• A Classic Blue Note Recording by A Legendary Trumpeter
    Although all knowledgeable jazz fans know about Lee Morgan, had he not been murdered over thirty years ago, it is likely that today his name would be as recognizable in popular culture as that of Miles Davis and Dizzy Gillespie. He was a superbly fine player who made consistently strong sides in the 60s for Blue Note and Vee Jay, among other labels. Whether as a leader or a sideman, his musical contributions were extremely formidable and should be deeply investigated by any jazz fan or students of the trumpet.

    "The Sidewinder" is perhaps Morgan's best known recording, and it is indeed a good listen. The recording also features Joe Henderson (tenor), Barry Harris (piano), Billy Higgins (drums), and Bob Cranshaw (bass). The main title track that opens the recording is a pretty well-known, funky vamp that is so catchy that it is easy to miss the fine interplay between Henderson and Morgan throughout the track. The remaining tracks on the recording are a little more in the hard bop vein and really showcase Morgan's underrated skills as a composer--it should be noted that all of the tracks on the recording were written by Lee Morgan. As with the case of Hank Mobley, Morgan should be given a lot more credit for crafting intricate jazz compositions. They are excellent, particularly the gorgeous "Totem Pole" which features beautiful improvisational interludes, novel changes, and a tight, melodic head.

    Basically, this is not a bad place to start a Lee Morgan collection, if you are interested in hearing his work. However, with an artist of this magnitude, you can't really go wrong getting anything by him....more info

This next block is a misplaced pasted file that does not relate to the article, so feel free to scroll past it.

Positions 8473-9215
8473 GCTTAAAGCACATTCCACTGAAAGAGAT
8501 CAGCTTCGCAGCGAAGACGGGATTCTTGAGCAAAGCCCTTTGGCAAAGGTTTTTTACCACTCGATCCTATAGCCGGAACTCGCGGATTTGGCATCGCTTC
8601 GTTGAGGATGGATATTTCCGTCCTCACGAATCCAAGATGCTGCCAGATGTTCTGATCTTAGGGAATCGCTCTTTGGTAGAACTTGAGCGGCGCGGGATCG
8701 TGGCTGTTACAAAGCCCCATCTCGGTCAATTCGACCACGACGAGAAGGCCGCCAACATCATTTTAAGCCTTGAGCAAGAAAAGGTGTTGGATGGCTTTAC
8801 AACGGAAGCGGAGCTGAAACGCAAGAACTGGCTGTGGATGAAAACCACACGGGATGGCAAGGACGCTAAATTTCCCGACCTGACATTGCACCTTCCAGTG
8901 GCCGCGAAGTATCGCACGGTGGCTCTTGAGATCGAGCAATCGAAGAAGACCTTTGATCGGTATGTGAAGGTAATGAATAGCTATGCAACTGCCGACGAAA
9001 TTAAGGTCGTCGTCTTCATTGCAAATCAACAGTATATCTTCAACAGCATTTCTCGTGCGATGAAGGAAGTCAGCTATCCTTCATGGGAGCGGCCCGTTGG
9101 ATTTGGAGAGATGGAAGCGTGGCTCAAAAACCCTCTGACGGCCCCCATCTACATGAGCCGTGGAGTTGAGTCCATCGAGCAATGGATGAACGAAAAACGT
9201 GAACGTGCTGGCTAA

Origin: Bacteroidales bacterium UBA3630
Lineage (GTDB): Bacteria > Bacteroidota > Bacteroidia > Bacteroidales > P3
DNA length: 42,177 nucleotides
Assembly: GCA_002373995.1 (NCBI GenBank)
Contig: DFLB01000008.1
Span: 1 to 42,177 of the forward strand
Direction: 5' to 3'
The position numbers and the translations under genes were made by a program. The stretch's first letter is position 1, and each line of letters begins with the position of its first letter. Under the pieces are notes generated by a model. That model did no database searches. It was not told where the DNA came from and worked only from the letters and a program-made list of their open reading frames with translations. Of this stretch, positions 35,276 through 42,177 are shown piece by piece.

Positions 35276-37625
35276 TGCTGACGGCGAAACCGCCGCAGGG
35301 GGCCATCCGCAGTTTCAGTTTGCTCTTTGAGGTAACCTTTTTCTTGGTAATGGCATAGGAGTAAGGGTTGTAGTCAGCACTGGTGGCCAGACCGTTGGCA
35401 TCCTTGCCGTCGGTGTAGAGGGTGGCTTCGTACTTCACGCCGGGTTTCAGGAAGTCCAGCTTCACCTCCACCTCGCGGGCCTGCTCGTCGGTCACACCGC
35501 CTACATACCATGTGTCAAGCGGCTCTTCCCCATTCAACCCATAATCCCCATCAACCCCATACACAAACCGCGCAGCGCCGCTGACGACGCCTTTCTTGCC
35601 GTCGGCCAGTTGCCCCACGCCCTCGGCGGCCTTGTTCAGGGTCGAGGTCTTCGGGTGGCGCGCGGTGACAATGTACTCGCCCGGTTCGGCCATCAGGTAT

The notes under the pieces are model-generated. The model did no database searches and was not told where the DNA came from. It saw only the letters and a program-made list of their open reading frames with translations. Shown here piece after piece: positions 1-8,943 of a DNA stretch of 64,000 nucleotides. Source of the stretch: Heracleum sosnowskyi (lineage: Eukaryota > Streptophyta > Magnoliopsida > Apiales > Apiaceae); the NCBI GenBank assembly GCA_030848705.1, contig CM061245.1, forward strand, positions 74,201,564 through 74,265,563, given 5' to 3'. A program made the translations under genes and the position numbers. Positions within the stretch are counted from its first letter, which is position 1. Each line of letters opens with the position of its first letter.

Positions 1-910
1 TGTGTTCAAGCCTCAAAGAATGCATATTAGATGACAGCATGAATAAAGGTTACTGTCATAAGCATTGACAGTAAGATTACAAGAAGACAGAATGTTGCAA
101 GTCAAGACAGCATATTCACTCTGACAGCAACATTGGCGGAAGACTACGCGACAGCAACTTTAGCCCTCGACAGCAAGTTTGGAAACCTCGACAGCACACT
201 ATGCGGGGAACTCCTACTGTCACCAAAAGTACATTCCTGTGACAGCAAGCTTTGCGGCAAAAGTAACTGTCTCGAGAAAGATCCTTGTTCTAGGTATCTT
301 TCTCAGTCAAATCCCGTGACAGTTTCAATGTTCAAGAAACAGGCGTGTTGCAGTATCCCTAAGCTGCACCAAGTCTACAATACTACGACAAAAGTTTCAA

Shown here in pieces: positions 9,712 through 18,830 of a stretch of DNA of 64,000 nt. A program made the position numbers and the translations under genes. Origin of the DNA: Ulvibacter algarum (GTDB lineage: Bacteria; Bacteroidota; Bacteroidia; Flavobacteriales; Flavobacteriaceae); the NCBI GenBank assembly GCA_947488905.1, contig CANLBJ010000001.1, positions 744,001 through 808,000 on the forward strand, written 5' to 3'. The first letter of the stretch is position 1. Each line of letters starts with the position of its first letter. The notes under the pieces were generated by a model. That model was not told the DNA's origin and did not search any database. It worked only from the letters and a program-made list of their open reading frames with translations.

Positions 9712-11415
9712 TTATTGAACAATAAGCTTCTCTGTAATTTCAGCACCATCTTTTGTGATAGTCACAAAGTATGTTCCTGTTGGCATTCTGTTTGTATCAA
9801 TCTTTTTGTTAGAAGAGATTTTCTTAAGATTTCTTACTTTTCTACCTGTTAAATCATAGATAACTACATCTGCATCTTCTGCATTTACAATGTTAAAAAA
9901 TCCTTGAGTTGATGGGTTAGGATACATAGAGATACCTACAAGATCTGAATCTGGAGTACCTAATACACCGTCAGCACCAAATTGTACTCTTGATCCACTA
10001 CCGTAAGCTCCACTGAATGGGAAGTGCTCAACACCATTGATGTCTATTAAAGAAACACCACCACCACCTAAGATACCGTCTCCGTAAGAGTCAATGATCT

• Best Non Philly Joe Jones Album Ever!!!!
    I'm a fan of Philly Joe Jones and usually snarl at albums that don't have Philly. If I like an album that doesn't have him, you know it's really good. Sidwinder is the best, but I wish Higgins would stick to the first snare drum pattern that he introduces during the melody. Totem Pole is my favorite, and so is Hocas Pocas. I wish Billy got more spots to solo, other than on the last track on the origanal album. I think it's Boy What A Night, which is the only 4/4 piece on the whole album....more info
  • Briliiant
    Lee Morgan was a true giant of bop and his trumpet playing on this record is representative of this man's amazing talent. Morgan's trumpet style was clean and hot . Every track on this CD is a winner.I love Morgan's work with Art Blakey too but this is the best work Morgan did as a bandleader. Joe Henderson compliments Morgan's searing trumpet style perfectly. It is impossible in my opinion to rank the great bop era trumpet players - Morgan, MIles, Clifford Brown, Fats Navarro and of course Dizzy are all stars in the firmament. Lee Morgan deserved his place in that company and the work he did on this collection assurred it....more info
  • Funny jazz & newbie friendly
    I was really surprised by this CD. I didn't know Lee Morgan before and I think that, at least this CD, is really good, even for jazz beguinners. As you know, for newbies, there are basically two kinds of jazz: the "good & easy one" and the "bad & extrange one" . Well, so this is from the first set....more info